Fueling Our Future

Harvard Magzazine looks at a few of the consequences of climate change, and proposes sequestering carbon in the oceans as part of the solution. The idea is to inject carbon from nearby power plants deep into the oceans where little complex life exists.

The most interesting part for me was the video supplement explaining how hard it is to get there from here, and asking:

would you be willing to spend hundreds of dollars per household per year to cut per capita American carbon emissions in half?

would you be willing to spend hundreds of tax dollars per household per year to cut third world emissions by financing technology there?

Take the poll, if only to see the blurb continue after your vote.

(The goal, many hundreds of dollars per household per year from now, is to reach an atmospheric level of carbon still at risk of accelerated, runaway, or abrupt climate change. The reductions may need to be greater than proposed, in part because the Earth’s ablity to absorb carbon is decreasing. But many in policy don’t see a more sensible goal as doable, and they don’t see this goal as readily achievable.)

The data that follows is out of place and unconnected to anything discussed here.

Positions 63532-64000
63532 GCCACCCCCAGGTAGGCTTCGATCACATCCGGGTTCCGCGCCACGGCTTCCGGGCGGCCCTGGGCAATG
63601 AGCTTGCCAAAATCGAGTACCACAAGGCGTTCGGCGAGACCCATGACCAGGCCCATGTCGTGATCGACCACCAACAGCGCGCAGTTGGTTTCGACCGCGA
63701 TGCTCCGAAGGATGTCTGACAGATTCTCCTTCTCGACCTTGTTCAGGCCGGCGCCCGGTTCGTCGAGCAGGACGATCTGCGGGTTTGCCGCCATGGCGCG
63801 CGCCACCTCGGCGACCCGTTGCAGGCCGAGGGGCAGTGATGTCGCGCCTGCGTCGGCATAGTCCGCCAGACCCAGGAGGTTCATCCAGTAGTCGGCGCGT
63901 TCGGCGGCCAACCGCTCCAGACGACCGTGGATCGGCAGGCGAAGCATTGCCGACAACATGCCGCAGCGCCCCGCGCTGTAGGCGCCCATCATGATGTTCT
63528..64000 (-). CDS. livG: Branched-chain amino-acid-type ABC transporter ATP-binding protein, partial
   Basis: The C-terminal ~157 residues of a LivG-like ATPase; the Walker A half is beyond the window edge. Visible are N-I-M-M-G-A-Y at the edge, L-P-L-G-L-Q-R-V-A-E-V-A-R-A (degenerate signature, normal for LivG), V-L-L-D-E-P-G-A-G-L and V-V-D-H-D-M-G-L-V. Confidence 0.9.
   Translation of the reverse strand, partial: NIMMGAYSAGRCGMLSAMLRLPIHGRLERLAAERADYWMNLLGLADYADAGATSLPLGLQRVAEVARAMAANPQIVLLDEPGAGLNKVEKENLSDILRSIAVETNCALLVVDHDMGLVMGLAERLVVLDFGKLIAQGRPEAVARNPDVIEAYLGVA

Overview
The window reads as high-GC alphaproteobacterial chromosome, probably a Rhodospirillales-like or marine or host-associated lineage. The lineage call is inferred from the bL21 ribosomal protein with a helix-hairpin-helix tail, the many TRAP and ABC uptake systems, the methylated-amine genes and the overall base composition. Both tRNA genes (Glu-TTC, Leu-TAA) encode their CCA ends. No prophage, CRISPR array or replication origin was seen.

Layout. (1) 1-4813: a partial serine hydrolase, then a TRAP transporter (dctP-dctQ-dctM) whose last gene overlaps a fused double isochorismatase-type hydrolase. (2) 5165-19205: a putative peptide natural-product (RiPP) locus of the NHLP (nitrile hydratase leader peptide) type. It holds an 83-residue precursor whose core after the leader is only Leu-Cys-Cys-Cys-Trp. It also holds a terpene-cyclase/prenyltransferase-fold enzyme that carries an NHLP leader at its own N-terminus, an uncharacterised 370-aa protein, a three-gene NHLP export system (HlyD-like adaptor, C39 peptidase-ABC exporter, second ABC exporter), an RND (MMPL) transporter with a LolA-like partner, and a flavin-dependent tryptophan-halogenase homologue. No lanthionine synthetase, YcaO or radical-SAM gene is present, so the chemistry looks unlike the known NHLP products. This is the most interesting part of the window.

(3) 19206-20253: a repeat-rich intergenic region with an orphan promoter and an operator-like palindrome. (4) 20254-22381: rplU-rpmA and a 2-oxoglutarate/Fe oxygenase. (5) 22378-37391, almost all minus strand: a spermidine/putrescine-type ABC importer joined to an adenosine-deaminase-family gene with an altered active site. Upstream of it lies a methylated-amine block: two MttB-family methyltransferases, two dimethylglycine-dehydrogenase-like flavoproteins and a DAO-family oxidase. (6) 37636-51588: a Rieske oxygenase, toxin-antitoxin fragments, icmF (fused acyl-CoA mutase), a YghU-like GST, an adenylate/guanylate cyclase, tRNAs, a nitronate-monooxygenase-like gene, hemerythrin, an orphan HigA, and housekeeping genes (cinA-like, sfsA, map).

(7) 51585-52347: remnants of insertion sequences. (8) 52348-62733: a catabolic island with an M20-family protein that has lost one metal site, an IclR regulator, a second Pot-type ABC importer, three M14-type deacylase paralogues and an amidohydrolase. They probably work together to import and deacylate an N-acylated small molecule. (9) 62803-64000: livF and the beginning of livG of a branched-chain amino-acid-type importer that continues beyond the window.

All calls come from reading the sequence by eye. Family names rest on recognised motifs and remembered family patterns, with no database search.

The importance of these questions, similar to those asked at the Marian Koshland Museum in DC, is to emphasize that addressing climate change even somewhat is likely to cost us money. Yes, there is much that we can do that will end up saving money; energy efficient light bulbs and appliances, and better insulation, often save money, but not always. Shifting away from coal and other fossil fuels will cost money. Not addressing climate change is likely to cost us even more.

I have heard many say that climate change solutions are easy and cheap. Many of the solutions are. But overall, we probably want to consider shifting some of our budget toward reducing climate change, and some more of our budget to living with the consequences of what we don’t prevent.

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